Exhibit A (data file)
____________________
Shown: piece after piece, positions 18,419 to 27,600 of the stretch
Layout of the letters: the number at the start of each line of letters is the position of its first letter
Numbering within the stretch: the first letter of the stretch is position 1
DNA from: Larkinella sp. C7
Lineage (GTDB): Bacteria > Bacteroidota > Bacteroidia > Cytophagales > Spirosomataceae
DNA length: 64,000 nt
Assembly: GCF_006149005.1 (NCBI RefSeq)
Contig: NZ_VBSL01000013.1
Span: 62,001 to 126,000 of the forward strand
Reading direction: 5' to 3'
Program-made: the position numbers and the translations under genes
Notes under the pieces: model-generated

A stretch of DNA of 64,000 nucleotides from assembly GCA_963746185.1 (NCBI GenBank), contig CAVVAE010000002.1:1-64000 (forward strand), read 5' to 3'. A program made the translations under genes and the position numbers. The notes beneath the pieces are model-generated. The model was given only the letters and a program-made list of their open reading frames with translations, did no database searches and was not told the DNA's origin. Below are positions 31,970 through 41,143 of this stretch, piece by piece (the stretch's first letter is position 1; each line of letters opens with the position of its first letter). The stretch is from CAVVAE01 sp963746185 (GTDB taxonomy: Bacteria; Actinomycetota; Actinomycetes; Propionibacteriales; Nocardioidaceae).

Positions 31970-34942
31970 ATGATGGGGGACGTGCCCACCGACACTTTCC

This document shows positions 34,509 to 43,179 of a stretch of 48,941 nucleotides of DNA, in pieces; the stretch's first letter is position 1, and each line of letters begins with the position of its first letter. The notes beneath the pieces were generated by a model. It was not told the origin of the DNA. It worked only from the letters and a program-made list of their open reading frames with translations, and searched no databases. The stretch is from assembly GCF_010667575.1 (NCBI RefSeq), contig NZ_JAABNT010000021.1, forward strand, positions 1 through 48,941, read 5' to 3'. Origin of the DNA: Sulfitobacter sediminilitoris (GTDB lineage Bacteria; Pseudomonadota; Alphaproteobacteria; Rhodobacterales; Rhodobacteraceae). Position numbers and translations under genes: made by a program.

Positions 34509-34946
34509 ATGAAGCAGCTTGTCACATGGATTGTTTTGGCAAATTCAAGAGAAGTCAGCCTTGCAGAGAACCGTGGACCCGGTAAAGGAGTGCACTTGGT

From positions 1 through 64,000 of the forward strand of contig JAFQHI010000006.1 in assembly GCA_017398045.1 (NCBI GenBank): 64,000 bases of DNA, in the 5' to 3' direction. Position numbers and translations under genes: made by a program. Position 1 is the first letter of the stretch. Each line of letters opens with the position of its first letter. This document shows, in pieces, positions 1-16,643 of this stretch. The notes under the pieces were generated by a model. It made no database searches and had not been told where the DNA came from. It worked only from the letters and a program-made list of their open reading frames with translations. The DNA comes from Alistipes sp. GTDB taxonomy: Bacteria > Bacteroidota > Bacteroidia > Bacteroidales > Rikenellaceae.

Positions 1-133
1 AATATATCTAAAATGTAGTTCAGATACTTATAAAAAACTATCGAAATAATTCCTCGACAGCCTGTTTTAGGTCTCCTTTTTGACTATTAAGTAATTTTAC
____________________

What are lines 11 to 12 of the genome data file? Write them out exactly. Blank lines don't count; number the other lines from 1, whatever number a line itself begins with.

Program-made: the position numbers and the translations under genes
Notes under the pieces: model-generated